You've heard of bears, but what's a bear squeeze?

STOCK MARKET INVESTMENT: Tony Lyons deciphers market jargon

Whether you are an experienced investor or a stock market novice, you have to do your homework before investing. But to understand investment columns and the financial sector in general, you need to learn stock market jargon.

You may well know that a bull market is one where the prices of shares are rising, while they fall in a bear market. So what then is a stale bull? This is someone who keeps saying a share price will go up although it remains low and other investors choose to ignore the tale. A bear squeeze occurs when investors want to drive a company's share price down so that they can buy cheaply.

While a dividend is the income paid to the shareholder out of the profits the company earns, a potential investor needs to know that a share price quoted cum dividend (after the announcement of full-year or half-year results) means that he or she will be buying the share with the dividend attached. When a share price has gone ex dividend it tends to fall by the amount of the dividend paid out to shareholders.

Each company in a share price column has a p/e ratio. This is the share price divided by its last declared earnings per share. The higher the ratio compared with competitors, the more the growth normally expected.

A company's share price today reflects expectations for the next year to 18 months. When a company's shares are said to be good value, good growth is expected in the medium term. If a share is described as fully valued, the share price is unlikely to outperform its competitors so there is little reason to buy.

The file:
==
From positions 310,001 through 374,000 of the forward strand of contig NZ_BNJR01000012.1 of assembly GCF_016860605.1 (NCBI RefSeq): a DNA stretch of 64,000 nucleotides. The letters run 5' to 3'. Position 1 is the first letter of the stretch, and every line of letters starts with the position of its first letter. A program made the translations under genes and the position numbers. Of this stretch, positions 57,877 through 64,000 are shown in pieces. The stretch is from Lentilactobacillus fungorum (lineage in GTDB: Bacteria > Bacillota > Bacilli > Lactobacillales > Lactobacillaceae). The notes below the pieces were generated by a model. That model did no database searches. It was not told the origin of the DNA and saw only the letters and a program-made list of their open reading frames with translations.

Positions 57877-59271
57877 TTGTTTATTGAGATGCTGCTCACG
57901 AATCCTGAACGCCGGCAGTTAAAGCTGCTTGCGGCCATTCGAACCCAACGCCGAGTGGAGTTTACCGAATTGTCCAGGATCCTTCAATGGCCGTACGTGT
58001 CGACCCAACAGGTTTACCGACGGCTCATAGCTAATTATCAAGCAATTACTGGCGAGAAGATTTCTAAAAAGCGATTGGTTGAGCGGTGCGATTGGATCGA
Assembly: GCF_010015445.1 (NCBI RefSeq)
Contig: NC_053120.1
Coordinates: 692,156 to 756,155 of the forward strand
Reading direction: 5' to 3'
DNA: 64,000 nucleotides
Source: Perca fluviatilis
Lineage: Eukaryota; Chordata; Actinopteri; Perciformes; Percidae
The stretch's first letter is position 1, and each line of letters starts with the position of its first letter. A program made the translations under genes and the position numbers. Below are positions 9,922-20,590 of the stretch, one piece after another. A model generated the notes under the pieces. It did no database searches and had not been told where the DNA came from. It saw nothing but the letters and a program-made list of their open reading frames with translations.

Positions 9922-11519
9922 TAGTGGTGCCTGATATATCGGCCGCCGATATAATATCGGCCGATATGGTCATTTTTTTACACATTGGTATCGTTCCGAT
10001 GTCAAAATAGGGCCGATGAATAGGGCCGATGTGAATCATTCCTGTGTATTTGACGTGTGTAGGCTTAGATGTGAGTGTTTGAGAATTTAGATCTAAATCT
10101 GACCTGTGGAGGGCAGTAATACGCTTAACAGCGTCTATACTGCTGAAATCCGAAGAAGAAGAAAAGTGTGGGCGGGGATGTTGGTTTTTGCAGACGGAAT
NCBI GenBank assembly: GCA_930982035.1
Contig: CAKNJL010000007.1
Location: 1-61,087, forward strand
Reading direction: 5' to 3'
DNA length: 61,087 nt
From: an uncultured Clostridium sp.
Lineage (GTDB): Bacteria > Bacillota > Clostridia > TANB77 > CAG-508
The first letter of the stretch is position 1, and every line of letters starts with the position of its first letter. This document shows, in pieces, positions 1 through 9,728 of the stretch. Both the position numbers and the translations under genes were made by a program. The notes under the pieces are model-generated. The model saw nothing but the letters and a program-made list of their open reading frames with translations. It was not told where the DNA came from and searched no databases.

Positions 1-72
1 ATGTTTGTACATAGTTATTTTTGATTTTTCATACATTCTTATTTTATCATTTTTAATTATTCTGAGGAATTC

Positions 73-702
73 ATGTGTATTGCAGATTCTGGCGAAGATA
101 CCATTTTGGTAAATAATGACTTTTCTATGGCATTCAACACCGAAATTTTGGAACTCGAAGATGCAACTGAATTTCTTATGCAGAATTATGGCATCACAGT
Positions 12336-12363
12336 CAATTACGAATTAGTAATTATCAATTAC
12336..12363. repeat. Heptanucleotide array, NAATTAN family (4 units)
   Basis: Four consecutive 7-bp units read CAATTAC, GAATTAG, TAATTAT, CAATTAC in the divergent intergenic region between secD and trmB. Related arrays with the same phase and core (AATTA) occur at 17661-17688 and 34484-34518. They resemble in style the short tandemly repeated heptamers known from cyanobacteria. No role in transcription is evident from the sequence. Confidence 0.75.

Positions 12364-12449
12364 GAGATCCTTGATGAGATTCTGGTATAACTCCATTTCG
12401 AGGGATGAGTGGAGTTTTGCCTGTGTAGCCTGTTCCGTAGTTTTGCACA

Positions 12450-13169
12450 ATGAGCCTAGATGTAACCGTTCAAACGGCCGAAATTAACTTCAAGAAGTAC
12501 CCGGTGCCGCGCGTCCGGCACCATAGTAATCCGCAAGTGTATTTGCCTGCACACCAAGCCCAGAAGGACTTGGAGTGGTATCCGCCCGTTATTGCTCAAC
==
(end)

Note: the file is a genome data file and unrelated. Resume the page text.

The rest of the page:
When you ask about a company, a broker will quote you two prices. The bid price is the price its shares are sold at while the offer price is what you pay to buy them. Prices quoted are usually for small deals, usually less than 5,000 shares. Larger deals could be at a different price.

The difference between the buying and selling prices is known as the spread, which provides the profit for the market maker, the wholesaler who buys shares to sell to a buyer.

If you want to make the purchase, you should tell the broker what price limit per share you are prepared to pay. Otherwise, the broker will buy at best, that is at the lowest price he can get in the market, and that could be more than you wish to pay.

Once you are a shareholder you are a part owner of the company, which means that you can attend the annual meeting. You can also take part in any rights issues, in which the company offers shares to its investors at a discount, typically raising money for an acquisition or to pay off expensive debts.

Sometimes a company will make a scrip issue when you can take your dividend in shares rather than cash.

If you invest in a company and its shares grow significantly, you could face capital gains tax when you come to sell. One way of reducing or removing this liability is to bed and breakfast your shares at the end of the financial year. Your broker will sell and buy back your shares overnight, for a small charge, to establish a new and higher buying price for the new financial year.

Once you become more advanced in market jargon you could ask you broker to explain what happens at the triple witching hour, what bulldogs are, or just what is a dead cat bounce.

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